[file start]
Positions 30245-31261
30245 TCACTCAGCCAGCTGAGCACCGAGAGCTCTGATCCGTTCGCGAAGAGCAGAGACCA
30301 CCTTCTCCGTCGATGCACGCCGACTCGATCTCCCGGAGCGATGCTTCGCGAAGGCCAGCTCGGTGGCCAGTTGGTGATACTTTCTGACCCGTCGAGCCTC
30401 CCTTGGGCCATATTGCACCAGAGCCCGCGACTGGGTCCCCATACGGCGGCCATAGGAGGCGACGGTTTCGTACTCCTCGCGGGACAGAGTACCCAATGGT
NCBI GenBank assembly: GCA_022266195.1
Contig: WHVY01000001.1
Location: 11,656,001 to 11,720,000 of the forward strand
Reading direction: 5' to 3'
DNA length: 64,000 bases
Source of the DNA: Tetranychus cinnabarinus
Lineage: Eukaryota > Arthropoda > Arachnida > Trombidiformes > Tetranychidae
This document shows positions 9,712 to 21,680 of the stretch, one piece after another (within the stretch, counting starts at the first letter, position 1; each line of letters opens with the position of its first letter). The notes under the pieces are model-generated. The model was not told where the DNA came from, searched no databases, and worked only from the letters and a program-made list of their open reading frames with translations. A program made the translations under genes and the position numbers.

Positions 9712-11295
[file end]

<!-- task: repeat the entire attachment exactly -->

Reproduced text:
Positions 30245-31261
30245 TCACTCAGCCAGCTGAGCACCGAGAGCTCTGATCCGTTCGCGAAGAGCAGAGACCA
30301 CCTTCTCCGTCGATGCACGCCGACTCGATCTCCCGGAGCGATGCTTCGCGAAGGCCAGCTCGGTGGCCAGTTGGTGATACTTTCTGACCCGTCGAGCCTC
30401 CCTTGGGCCATATTGCACCAGAGCCCGCGACTGGGTCCCCATACGGCGGCCATAGGAGGCGACGGTTTCGTACTCCTCGCGGGACAGAGTACCCAATGGT
NCBI GenBank assembly: GCA_022266195.1
Contig: WHVY01000001.1
Location: 11,656,001 to 11,720,000 of the forward strand
Reading direction: 5' to 3'
DNA length: 64,000 bases
Source of the DNA: Tetranychus cinnabarinus
Lineage: Eukaryota > Arthropoda > Arachnida > Trombidiformes > Tetranychidae
This document shows positions 9,712 to 21,680 of the stretch, one piece after another (within the stretch, counting starts at the first letter, position 1; each line of letters opens with the position of its first letter). The notes under the pieces are model-generated. The model was not told where the DNA came from, searched no databases, and worked only from the letters and a program-made list of their open reading frames with translations. A program made the translations under genes and the position numbers.

Positions 9712-11295